Research in ESCS is focused on understanding the molecular mechanisms underlying the disease, developing potential gene therapies, and improving diagnostic techniques. Clinical trials investigating new treatments and management strategies are ongoing, aiming to enhance outcomes and quality of life for affected individuals.

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Further information and support

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  1. de Carvalho ER, Robson AG, Arno G, Boon CJF, Webster AA, Michaelides M. Enhanced S-Cone Syndrome: Spectrum of Clinical, Imaging, Electrophysiologic, and Genetic Findings in a Retrospective Case Series of 56 Patients. Ophthalmol Retina. 2021;5(2):195-214. doi: 10.1016/j.oret.2020.07.008. Epub 2020 Jul 15. PMID: 32679203; PMCID: PMC7861019.
  2. Schorderet DF, Escher P. NR2E3 mutations in enhanced S-cone sensitivity syndrome (ESCS), Goldmann-Favre syndrome (GFS), clumped pigmentary retinal degeneration (CPRD), and retinitis pigmentosa (RP). Hum Mutat. 2009;30:1475–1485.
  3. Jacobson SG, Marmor MF, Kemp CM, Knighton RW. SWS (blue) cone hypersensitivity in a newly identified retinal degeneration. Invest Ophthalmol Vis Sci. 1990;31(5):827-838.
  4. Khan AO, Aldahmesh M, Meyer B. The enhanced S-cone syndrome in children. BMJ Case Rep. 2009;2009.2008.1163.
  5. Yzer S, Barbazetto I, Allikmets R, et al. Expanded clinical spectrum of enhanced S-cone syndrome. JAMA Ophthalmol. 2013;131(10):1324-1330. doi:10.1001/jamaophthalmol.2013.4349.
  6. Haider NB, Mollema N, Gaule M, et al. Nr2e3-directed transcriptional regulation of genes involved in photoreceptor development and cell-type specific phototransduction. Exp Eye Res. 2009;89(3):365-372. doi:10.1016/j.exer.2009.04.006.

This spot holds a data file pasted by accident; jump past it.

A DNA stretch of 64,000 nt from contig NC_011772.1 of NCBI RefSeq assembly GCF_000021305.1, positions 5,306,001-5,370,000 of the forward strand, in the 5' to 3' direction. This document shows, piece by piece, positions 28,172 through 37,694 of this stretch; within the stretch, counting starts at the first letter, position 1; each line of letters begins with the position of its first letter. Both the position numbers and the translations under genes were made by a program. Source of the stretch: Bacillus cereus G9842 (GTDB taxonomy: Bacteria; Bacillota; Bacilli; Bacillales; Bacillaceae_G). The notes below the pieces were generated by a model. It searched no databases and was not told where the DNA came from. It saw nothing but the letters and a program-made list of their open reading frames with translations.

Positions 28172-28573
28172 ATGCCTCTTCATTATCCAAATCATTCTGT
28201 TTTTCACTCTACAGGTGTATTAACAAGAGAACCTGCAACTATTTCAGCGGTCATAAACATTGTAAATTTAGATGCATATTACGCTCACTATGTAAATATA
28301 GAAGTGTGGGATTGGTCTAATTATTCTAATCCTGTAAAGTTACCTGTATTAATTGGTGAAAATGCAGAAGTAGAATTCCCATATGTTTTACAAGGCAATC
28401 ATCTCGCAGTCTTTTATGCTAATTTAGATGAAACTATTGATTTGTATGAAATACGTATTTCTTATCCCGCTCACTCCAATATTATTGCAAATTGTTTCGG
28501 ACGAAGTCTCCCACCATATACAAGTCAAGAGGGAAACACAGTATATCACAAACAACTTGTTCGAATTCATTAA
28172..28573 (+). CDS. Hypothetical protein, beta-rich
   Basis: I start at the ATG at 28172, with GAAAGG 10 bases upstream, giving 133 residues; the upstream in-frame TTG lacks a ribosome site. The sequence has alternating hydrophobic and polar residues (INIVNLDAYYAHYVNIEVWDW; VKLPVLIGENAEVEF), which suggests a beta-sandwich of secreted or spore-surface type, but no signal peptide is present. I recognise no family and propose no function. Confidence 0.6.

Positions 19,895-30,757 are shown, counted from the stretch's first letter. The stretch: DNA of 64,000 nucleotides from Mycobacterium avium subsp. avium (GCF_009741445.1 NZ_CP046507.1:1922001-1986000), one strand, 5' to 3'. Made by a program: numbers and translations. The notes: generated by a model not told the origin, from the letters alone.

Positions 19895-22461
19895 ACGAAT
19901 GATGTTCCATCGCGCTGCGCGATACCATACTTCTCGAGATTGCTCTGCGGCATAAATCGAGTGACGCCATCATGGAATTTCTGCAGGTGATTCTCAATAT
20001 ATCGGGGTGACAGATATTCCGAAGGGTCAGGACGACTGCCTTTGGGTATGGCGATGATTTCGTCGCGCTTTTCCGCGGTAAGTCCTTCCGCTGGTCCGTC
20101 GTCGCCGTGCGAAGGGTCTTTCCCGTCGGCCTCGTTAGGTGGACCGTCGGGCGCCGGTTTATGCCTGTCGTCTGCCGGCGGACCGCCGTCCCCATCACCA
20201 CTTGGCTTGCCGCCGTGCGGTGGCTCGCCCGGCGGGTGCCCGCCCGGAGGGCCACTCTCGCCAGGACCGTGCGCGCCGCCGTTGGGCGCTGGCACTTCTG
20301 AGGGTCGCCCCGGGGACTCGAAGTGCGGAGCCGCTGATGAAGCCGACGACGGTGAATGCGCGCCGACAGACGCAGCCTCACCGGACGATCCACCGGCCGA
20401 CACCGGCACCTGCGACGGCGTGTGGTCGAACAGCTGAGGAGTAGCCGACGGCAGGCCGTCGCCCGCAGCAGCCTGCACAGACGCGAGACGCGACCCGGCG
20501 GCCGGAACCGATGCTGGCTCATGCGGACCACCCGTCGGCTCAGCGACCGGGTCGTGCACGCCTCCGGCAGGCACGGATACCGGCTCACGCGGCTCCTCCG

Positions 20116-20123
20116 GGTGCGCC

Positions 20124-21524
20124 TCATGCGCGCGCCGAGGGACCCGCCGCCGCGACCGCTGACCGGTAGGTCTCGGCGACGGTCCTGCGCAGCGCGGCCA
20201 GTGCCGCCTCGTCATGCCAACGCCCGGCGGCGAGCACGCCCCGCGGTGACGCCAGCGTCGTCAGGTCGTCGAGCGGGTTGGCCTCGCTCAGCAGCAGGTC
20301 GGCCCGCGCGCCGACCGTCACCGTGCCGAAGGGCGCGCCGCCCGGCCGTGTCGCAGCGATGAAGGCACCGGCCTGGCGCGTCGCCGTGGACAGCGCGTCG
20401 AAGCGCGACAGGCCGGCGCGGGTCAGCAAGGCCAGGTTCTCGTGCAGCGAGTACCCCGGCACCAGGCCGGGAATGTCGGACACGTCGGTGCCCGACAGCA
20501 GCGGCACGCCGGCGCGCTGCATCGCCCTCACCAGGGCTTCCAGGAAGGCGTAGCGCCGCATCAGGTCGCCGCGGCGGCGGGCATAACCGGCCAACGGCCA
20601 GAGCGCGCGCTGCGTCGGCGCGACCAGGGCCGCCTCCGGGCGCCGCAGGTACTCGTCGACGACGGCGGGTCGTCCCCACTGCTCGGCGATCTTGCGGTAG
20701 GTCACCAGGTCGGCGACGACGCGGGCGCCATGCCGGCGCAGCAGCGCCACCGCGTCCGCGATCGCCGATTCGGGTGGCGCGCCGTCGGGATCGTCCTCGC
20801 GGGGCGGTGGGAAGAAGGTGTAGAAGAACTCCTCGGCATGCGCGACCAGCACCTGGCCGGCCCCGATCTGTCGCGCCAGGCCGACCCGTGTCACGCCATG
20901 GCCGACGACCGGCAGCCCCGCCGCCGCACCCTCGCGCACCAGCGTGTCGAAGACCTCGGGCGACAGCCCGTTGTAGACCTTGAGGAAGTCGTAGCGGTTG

7. Kanda A, Swaroop A. A comprehensive analysis of sequence variants and putative disease-causing mutations in photoreceptor-specific nuclear receptor. NR2E3. Mol Vis. 2009;15:2174–2184.
  8. Kobayashi M, Hara K, Yu RT, Yasuda K. Expression and functional analysis of Nr2e3, a photoreceptor-specific nuclear receptor, suggest common mechanisms in retinal development between avians and mammals. Dev Genes Evol. 2008;218:439–444.
  9. Littink KW, Stappers PTY, Riemslag FCC, et al. Autosomal Recessive NRL Mutations in Patients with Enhanced S-Cone Syndrome. Genes (Basel). 2018;9(2):68. doi:10.3390/genes9020068.
  10. Tsang SH, Sharma T. Enhanced S-Cone Syndrome (Goldmann-Favre Syndrome). Adv Exp Med Biol. 2018;1085:153-156. doi: 10.1007/978-3-319-95046-4_28. PMID: 30578501.
  11. Bušić M, Bjeloš M, Bosnar D, Ramić S, Bušić I. Cystoid macular lesions are resistant to topical dorzolamide treatment in enhanced S-cone syndrome child. Doc Ophthalmol. 2016;132(1):67-73. doi:10.1007/s10633-016-9527-0.
  12. Hajali M, Fishman GA. Dorzolamide use in the management of macular cysts in a patient with enhanced s-cone syndrome. Retin Cases Brief Rep. 2009;3(2):121-124.
  13. Genead MA, Fishman GA, McAnany JJ. Efficacy of topical dorzolamide for treatment of cystic macular lesions in a patient with enhanced S-cone syndrome. Doc Ophthalmol. 2010;121(3):231-240. doi:10.1007/s10633-010-9247-9.

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Updated on June 3, 2024